State investigators faulted Wrigley Manufacturing in the October 2013 death of a 34-year-old employee at the Chattanooga plant, according to the Tennessee Occupational Safety and Health Administration.
Mandie Rachael Creel Chitwood died on Oct. 21, a day after a forklift hit the ladder she was climbing and she was thrown into a 8-inch diameter pipe in the plant.
Wrigley Manufacturing must pay $8,575 in fines by Sunday after investigators for TOSHA found two serious and seven non-serious violations at the plant during the investigation.
The investigation revealed the details of the accident and what steps Wrigley has taken to prevent a similar accident from happening again.
On Oct. 20, Chitwood was working in Wrigley's Life Saver Gummie Department when a conveyor jammed. She set up a ladder in order to unclog the jam, but to reach it she had to set up the ladder in the forklift traffic lane.
This happened often at the plant, the TOSHA investigation found. The conveyor jams on a daily basis, employees said, and usually the forklift operators would see the ladder in the traffic lane and stop.
But this time, the forklift operator didn't stop, and a forklift carrying two pallets of mint Life Savers smashed into the ladder, which toppled and sent Chitwood flying. Her husband and other first responders cared for her until paramedics arrived.
She died the next day. She was a 1997 graduate of Ringgold High School and a wife and mother, according to her obituary.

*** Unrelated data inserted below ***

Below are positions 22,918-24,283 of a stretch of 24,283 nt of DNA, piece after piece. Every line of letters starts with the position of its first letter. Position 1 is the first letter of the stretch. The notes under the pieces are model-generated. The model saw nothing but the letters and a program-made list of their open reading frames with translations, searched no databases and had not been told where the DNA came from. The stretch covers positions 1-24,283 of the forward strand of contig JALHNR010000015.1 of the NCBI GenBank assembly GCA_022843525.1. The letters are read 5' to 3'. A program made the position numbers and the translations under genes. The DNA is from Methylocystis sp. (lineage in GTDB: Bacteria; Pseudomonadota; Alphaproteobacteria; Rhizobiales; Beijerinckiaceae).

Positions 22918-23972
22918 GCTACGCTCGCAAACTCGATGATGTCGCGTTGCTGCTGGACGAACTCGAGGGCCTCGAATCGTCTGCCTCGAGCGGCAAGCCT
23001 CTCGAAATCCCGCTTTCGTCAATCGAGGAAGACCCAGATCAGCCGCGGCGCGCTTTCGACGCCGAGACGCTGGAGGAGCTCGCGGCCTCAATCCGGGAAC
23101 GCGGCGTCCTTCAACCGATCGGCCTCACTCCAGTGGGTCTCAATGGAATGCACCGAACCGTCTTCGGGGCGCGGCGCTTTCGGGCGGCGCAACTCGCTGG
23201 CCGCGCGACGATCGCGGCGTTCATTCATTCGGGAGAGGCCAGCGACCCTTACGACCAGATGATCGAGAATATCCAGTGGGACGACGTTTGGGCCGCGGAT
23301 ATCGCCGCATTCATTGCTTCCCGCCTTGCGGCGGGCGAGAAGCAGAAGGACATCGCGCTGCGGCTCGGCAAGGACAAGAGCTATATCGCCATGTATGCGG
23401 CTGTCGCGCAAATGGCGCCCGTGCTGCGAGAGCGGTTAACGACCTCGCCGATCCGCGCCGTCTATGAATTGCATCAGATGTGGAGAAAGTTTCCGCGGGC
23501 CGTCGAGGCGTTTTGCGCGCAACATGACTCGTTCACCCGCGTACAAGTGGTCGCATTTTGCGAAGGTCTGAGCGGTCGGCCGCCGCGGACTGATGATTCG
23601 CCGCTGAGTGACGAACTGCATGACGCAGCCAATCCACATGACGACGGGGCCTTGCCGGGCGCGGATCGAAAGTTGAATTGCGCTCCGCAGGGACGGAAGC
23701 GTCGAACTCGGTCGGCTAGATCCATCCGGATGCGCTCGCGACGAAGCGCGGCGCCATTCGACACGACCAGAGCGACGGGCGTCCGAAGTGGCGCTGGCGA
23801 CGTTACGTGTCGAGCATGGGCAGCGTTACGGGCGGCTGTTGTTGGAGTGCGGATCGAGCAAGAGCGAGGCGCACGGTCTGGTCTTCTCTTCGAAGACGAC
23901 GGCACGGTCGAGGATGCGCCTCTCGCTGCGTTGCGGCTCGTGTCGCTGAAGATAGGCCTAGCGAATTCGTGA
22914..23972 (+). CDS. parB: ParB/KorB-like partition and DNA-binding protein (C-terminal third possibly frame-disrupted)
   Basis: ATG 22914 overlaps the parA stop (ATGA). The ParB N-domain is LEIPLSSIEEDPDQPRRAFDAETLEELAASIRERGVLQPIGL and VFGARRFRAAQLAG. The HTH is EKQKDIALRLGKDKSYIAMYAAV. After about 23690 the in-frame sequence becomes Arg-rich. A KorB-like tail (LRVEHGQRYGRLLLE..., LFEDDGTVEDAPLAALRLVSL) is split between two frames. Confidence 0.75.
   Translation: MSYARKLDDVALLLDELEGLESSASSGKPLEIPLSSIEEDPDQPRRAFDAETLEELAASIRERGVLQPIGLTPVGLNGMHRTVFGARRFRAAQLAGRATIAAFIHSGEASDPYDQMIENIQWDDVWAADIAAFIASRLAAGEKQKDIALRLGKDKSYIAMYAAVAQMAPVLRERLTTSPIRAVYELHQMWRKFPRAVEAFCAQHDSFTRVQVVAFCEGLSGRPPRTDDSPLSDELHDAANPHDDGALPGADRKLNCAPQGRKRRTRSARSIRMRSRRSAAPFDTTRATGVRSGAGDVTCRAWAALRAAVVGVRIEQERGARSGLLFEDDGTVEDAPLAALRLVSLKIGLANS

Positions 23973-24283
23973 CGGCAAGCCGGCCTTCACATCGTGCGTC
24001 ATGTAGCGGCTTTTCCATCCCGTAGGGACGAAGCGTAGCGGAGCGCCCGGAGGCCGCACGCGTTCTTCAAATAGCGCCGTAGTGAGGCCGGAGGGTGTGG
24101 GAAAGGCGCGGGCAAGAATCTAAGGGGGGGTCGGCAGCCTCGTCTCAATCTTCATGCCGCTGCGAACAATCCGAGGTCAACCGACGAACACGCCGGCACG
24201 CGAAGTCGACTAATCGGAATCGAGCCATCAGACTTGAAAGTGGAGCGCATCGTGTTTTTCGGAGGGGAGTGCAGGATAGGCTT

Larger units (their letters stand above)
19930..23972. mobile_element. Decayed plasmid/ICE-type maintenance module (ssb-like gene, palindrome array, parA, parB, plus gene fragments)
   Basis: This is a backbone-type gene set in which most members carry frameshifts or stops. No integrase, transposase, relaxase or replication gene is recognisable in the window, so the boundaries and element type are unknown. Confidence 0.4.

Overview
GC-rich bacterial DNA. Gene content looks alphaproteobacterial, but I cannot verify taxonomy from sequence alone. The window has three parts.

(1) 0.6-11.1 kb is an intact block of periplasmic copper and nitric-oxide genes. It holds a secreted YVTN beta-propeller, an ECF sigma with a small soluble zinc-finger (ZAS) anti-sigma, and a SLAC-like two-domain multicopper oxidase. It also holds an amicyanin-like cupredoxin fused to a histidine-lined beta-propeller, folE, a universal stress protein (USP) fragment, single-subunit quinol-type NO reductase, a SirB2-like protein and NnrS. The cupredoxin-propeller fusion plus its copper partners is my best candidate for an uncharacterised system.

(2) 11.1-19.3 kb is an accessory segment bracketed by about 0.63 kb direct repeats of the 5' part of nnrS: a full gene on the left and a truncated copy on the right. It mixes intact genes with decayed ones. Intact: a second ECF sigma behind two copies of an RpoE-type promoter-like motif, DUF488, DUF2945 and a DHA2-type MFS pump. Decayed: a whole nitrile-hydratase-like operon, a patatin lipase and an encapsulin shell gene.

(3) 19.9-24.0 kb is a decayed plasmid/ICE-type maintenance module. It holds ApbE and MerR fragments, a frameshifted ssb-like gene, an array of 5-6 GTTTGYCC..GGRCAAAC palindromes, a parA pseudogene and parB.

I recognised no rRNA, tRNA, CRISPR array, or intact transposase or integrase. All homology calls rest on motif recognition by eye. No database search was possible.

The accident was Wrigley's fault, the investigation concluded, because the candy maker did not have any procedures in place to warn forklift drivers when the traffic lane was blocked -- despite how often employees set up the ladder in the lane to unclog the conveyor.
The $8,575 fine was calculated based on TOSHA's field operations manual, said TOSHA administrator Steve Hawkins.
"The amount of the penalty varies depending on the hazards cited and several other factors, including the number of employees exposed, the frequency and duration of the exposure, and severity of the anticipated injury," he said. "Penalties are also adjusted based on the size, good faith and history of the employer."
Since the accident, the company has worked to make the department safer, said Caroline Sherman, U.S. manager of marketing communications at Wrigley. The company has added new safety equipment and formalized work instruction on ladder safety, she said.
Now when an employee climbs up a ladder to unclog the conveyor, the employee first sets up a temporary gate at the either end of the aisle, then sounds an air horn while working in the aisle, according to TOSHA. In addition, employees use a spotter to warn and stop any approaching traffic.
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